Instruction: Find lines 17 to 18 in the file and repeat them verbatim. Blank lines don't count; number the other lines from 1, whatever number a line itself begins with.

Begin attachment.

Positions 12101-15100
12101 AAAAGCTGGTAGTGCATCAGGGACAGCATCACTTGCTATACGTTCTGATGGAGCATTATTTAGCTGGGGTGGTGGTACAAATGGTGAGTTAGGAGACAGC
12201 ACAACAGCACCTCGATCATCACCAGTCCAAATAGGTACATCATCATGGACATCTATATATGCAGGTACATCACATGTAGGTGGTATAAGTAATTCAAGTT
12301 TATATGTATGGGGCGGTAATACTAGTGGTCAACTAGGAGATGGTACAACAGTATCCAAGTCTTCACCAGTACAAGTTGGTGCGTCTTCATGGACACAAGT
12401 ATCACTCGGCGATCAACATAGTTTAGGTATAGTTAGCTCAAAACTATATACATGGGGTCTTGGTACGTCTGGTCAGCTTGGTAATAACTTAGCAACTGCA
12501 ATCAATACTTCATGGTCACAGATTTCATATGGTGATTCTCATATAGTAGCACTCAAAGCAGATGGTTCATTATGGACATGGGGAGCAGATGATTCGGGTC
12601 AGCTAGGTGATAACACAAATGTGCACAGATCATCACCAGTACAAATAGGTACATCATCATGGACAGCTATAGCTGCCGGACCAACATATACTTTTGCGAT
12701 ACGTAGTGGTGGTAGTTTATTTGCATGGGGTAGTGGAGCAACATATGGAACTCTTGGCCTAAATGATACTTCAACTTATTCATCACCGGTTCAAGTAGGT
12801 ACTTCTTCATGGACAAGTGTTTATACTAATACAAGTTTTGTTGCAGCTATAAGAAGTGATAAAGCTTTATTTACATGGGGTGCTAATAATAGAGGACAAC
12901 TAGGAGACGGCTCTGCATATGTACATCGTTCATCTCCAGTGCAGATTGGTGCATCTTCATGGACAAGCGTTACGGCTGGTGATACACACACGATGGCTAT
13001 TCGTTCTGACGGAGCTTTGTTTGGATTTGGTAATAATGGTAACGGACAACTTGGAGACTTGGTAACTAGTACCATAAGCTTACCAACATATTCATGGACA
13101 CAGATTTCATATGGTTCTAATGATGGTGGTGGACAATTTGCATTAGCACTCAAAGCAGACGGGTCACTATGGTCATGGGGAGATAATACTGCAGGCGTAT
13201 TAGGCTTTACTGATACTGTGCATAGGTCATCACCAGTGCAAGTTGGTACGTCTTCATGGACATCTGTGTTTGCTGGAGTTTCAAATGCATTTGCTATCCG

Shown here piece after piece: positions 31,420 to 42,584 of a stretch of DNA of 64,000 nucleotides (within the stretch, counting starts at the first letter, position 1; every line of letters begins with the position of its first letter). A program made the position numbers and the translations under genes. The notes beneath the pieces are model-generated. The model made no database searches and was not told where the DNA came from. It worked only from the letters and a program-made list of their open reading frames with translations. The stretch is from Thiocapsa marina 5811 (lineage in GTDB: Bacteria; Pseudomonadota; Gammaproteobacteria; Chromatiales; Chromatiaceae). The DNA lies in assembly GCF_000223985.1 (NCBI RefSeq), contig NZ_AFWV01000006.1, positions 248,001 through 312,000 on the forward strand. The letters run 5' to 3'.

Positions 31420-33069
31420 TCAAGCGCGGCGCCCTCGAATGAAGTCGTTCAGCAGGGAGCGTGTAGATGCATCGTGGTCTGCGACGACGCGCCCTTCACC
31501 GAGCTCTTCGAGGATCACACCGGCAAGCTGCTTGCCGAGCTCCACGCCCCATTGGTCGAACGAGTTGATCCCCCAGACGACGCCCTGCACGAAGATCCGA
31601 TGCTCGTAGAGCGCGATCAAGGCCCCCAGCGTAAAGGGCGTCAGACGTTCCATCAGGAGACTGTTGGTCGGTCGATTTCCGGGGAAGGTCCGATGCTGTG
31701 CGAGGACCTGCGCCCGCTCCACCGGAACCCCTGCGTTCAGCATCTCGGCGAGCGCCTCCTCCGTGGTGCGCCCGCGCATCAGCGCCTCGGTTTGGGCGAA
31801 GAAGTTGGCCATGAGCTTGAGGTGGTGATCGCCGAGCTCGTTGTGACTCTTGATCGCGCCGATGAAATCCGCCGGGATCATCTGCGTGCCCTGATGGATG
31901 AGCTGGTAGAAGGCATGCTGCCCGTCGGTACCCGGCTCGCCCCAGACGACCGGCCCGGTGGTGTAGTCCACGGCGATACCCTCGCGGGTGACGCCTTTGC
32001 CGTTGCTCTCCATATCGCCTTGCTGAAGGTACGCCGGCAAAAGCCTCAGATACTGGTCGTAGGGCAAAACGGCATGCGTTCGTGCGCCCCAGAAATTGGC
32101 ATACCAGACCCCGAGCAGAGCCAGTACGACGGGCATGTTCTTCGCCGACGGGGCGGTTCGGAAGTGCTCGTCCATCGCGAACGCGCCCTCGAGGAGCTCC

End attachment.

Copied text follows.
31501 GAGCTCTTCGAGGATCACACCGGCAAGCTGCTTGCCGAGCTCCACGCCCCATTGGTCGAACGAGTTGATCCCCCAGACGACGCCCTGCACGAAGATCCGA
31601 TGCTCGTAGAGCGCGATCAAGGCCCCCAGCGTAAAGGGCGTCAGACGTTCCATCAGGAGACTGTTGGTCGGTCGATTTCCGGGGAAGGTCCGATGCTGTG